- When your source is in a different location. Whether you want to stream Netflix from a console in the bedroom to a TV in the living room, or connect a projector in your office boardroom, you can. There’s no need to have the devices alongside each other and no need to run long lengths of cable to connect them.
- Your TV ran out of HDMI ports. Most TVs have at least two HDMI ports, but that isn’t always enough. The good news is that some wireless HDMI receivers have multiple input ports, so you can easily connect extra sources. Others can even stream to multiple TVs.
- Workplace applications. There are many applications for the workplace, from outputting a presentation from your laptop to a conference room TV, to installing digital signage in your shop window.
To be clear, wireless HDMI isn’t a Chromecast or other related streaming device. It’s nothing like Miracast or Intel’s WiDi. These are predominantly used for screen mirroring between devices and often suffer from much higher latency.
Wireless HDMI is just a direct replacement for HDMI cables. It transmits a signal from a source to an output device, and nothing more.
Are There Any Downsides?
The idea behind Wireless HDMI is pretty great. So what’s holding it back?
The first downside is the price. You’re looking at a couple hundred dollars for a typical wireless HDMI setup, compared to a couple of bucks for a few meters of HDMI cable. As such, it’s not something that you should get on a whim. It’s more of a “get it if you need it” product.
The next issue is that wireless technologies always have the potential to be less reliable and stable than wired connections. With a traditional HDMI cable, you don’t have to worry about reduced video quality due to compression or loss of signal due to interference. With any kind of wireless tech, you do.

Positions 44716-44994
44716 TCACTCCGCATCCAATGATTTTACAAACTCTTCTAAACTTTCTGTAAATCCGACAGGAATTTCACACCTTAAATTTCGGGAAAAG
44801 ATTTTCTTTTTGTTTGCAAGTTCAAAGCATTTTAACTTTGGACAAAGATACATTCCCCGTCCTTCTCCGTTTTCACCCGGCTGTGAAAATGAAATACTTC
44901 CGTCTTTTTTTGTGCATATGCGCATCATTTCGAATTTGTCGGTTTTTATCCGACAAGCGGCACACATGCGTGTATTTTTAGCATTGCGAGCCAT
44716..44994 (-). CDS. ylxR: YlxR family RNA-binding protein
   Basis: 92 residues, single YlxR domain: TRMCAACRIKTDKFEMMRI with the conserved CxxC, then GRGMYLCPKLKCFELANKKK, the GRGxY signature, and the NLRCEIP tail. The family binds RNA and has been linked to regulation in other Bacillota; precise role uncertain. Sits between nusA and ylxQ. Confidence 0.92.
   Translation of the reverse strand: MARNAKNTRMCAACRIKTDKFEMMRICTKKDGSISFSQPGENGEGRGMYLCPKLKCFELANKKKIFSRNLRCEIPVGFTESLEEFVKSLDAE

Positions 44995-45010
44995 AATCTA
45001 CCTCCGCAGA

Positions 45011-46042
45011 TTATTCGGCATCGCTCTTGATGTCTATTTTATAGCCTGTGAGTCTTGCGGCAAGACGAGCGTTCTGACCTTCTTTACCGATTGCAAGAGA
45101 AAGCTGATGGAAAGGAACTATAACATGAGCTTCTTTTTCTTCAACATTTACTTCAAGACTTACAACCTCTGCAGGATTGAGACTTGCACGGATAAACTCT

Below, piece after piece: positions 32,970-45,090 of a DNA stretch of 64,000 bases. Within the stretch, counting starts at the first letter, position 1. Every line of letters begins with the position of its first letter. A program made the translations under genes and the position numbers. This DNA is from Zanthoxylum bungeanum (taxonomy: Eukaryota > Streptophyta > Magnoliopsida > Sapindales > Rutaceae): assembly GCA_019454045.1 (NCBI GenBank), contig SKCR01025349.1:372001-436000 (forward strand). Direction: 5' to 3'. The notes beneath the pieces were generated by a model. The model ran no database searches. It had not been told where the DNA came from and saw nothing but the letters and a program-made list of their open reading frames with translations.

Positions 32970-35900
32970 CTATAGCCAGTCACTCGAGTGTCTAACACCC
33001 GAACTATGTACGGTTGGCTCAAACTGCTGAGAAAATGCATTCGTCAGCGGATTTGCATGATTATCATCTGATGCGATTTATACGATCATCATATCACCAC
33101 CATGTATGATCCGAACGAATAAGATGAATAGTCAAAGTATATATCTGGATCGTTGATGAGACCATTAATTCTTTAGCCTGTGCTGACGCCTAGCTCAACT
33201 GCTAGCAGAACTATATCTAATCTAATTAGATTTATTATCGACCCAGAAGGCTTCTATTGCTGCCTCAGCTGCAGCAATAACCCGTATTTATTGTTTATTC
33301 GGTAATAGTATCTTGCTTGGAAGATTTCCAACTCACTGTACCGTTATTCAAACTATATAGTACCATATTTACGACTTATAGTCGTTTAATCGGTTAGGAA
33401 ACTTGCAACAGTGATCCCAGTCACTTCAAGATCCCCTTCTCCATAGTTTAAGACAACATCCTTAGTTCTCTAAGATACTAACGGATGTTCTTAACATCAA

And finally, there’s the fact that the technology is still young and immature. The competing standards are muddying the waters, but the devices themselves are somewhat clunky, too.
Ideally, new TVs and other gadgets will come with built-in wireless HDMI support, removing the need for an external receiver, but that may not happen until 60 GHz networking really takes off.
Getting Started with Wireless HDMI
IOGear makes well-reviewed wireless products, including the Wireless 5×2 HD Matrix. This WHDI system supports up to five source devices, can transmit to two HD TVs, and has built-in infrared capability. It costs a hefty $399 and can be extended further with additional transmitters, priced at $159 a piece.
If you prefer a 60 GHz WirelessHD option, then the DVDO Air3C gives you one transmitter and one receiver (which can draw power from the TV) for around $189. More affordable options are available if you simply want to dip your toe in the water.
In spite of the challenges holding wireless HDMI back, the benefits are obvious. It puts you one step closer to making your home completely wireless, and with fast speeds and low latencies, it is as viable for gaming as it is for watching movies.
What are your thoughts on wireless HDMI? Do you use it? If not, what’s holding you back? Let us know your thoughts in the comments.